Haters gonna hate. When the public was scandalized by Henrik Ibsen's Ghosts, which alluded to syphilis, he fought back against the hypocrisy by writing An Enemy of the People.
Haters gonna hate. When the public was scandalized by Henrik Ibsen's Ghosts, which alluded to syphilis, he fought back against the hypocrisy by writing An Enemy of the People.

Trump Thinks the Media is the Enemy of the People, But Ibsen Got There First

President Donald Trump is known for labeling the press the "enemy of the people," but he's not the first to coin the phrase. Norwegian playwright Henrik Ibsen's An Enemy of the People, penned in 1882, took a critical look at the ignorant mindset of the sheeplike masses.

Ibsen, a social satirist, was ticked at the uptight Victorian morality of the time. His earlier play, Ghosts, alluded to venereal disease and the public got their knickers all in a wad. So he got back at the hypocrites the best way he knew how, penning An Enemy of the People in response.

Classical Theatre Company is set to produce An Enemy of the People, their third time presenting an Ibsen script; they did A Doll's House in 2016 and Ghosts in 2010. Executive Artistic Director John "JJ" Johnston directed the first two productions and he's at bat again for this one.

This will be the third time that Classical Theatre Company has produced a play by Henrik Ibsen; they presented A Doll's House (shown above with Kregg Dailey as Torvald) in 2016 and Ghosts in 2010.
This will be the third time that Classical Theatre Company has produced a play by Henrik Ibsen; they presented A Doll's House (shown above with Kregg Dailey as Torvald) in 2016 and Ghosts in 2010.
Photo by Pin Lim

"There is a decided thread to this play where you can definitely see he was making commentary on the folks who criticized his plays," says Johnston. "Maybe ironically this play is also his funniest play, at this point of his career. It has a lightness to it. The characters are so dramatic and exuberant about the stances they take that it comes across as a little silly."

In the play, two brothers struggle about what's best for the community. Dr. Thomas Stockmann (played by Tom Prior) discovers that the public baths are contaminated but his brother, the Mayor (Jim Salners), knows that it would be bad news for the town if word got out. We've got conflict of interest and political corruption — the Mayor is also part owner of the baths — yet the physician has no idea the nightmare that will ensue if he leaks the information to the newspaper.

Classical Theatre is known for producing scripts more than 100 years old, though it was a surprise even to them at how topical this particular play has become. Several themes seem ripped from our headline news, with references to cover-ups, leaks, environmental issues and how modern-day journalism is the people's enemy with its purported fake news.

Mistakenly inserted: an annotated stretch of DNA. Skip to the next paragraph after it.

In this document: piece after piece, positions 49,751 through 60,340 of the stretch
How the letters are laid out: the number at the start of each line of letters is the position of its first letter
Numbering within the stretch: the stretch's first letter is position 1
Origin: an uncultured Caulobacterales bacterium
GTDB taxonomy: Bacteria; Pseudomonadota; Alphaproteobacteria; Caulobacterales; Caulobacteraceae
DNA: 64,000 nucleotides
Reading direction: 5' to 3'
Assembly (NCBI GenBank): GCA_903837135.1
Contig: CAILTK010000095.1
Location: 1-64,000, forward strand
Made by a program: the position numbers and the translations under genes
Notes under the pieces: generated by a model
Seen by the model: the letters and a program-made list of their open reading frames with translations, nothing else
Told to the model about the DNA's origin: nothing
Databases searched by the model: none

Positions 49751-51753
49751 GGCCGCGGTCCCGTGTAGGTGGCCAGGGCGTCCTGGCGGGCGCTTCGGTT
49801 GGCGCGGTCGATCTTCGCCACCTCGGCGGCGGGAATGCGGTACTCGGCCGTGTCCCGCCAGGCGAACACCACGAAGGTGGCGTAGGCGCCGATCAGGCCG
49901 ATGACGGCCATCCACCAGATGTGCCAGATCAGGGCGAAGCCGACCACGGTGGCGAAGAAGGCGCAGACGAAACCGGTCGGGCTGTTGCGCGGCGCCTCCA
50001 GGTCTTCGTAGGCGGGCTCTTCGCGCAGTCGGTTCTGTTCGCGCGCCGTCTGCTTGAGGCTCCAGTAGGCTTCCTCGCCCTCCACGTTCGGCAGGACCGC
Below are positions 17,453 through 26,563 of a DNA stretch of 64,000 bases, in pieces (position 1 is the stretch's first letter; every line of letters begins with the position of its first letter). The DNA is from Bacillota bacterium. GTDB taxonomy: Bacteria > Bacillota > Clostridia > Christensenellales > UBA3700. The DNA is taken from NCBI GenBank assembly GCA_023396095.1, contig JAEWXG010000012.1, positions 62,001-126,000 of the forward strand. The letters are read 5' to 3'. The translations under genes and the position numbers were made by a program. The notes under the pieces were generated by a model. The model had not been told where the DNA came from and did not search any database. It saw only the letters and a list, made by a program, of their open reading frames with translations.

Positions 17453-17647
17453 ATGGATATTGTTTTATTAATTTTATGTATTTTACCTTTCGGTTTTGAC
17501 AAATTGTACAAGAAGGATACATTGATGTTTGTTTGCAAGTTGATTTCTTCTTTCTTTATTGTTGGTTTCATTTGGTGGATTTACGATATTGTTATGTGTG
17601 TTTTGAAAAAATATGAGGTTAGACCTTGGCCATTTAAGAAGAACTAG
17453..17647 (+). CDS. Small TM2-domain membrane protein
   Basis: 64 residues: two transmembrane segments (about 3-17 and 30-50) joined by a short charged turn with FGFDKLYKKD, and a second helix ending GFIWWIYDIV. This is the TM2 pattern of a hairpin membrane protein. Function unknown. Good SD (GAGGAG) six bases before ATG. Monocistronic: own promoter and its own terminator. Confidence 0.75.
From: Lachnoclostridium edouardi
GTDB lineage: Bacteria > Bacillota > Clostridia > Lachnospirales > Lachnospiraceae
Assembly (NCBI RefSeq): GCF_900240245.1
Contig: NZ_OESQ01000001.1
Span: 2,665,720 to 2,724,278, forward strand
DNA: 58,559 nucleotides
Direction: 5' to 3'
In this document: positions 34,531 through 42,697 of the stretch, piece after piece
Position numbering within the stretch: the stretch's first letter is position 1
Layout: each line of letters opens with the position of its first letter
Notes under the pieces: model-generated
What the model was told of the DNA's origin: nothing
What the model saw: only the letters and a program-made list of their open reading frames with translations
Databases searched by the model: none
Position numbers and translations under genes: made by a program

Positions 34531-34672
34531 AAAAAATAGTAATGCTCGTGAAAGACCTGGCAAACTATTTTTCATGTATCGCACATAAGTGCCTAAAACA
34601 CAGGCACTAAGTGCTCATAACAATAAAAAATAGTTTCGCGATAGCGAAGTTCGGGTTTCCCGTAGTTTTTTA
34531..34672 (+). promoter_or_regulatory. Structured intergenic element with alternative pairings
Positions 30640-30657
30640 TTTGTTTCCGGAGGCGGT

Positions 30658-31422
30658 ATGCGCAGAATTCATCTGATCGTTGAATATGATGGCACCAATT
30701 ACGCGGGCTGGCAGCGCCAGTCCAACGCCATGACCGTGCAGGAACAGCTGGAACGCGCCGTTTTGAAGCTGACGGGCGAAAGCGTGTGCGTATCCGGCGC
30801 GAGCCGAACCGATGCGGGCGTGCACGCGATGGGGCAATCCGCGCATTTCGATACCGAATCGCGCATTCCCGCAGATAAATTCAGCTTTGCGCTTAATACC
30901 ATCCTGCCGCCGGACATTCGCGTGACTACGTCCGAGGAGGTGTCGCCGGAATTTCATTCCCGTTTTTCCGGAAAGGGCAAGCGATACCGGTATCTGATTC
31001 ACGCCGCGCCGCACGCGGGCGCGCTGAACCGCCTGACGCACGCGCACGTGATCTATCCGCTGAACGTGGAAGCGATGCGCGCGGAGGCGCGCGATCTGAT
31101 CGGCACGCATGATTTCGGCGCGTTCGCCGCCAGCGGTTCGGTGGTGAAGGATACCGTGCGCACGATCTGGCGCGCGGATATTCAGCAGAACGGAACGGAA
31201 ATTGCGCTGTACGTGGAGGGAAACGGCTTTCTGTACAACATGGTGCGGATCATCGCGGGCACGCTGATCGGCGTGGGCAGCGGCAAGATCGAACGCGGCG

"When we were looking at plays to produce this season, this one came to mind, though I hadn’t read it since college. I recalled the general gist of the play, that it might be apropos about government corruption," says Johnston. When he re-read the play, with so many topics still top of mind, he knew this one would be "a slam dunk."

Johnston names Ibsen as one of the playwrights who helped form the foundation of early modern drama, along with Anton Chekhov and August Strindberg, and labels Ibsen's ability to create believable situations as "genius."

He says there's a real synergy between the warring brothers, and that rapport is only solidified because veteran actors Salners and Prior have performed together so often.

"There are no villains or heroes. These are flawed characters. Dr. Stockmann, who we are supposed to root for, has strident views of the public, bordering on eugenics," says Johnston. "He applies these scientific methods to people and when they turn on him he becomes very emotional and detaches from his reason.

"On the other side we have [the mayor]. As much as he is trying to cover this up and save his own skin, to keep it from being reported, he at the same time recognizes that there’s truth in it," says Johnston. "The reporting of it will damage the town, potentially critically damage the town, but Dr. Stockmann just doesn’t register it. He doesn’t think about these things; he only thinks about this one specific aspect."

An Enemy of the People sees a return of Ibsen cast members Carl Masterson and Jeff McMorrough, both of whom were in A Doll's House, as well as Christianne Mays who appeared in Ghosts. They're joined on stage by Andrew J. Love, John Dunn, Greg Cote and up-and-comer Maddie Calais.

Set design is by Jodi Bobrovsky, who's going all Flint, Michigan, in an abstract sort of way. "The walls will consist of corroded pipes speaking to the issue at hand in the town; the back wall will be this plastic sheeting that is going to have a lot of stains and corrosion running through them as this pollution is running down the back wall," says Johnston.

"It’s kind of stunning — the topical nature of this play — just how topical. All of the plays we do have relevance to our audiences, regardless of when they were written. It's just unbelievable how relevant, all the way down to Donald Trump on numerous occasions using the phrase 'an enemy of the people.' I can’t get over it, frankly, how just every day it becomes more and more topical. I’m excited by that and I’m saddened by that," says Johnston.

"I think it’s a play everyone should see because it is so very up to the minute despite being written in 1882," he adds.

Performances of An Enemy of the People run February 9 through February 25 at 8 p.m. February 9-10, 14-17, 19, 22-24 and 2:30 p.m. Sundays), Chelsea Market Theatre, 4617 Montrose, 713-963-9665, classicaltheatre.org, $10 to $25.

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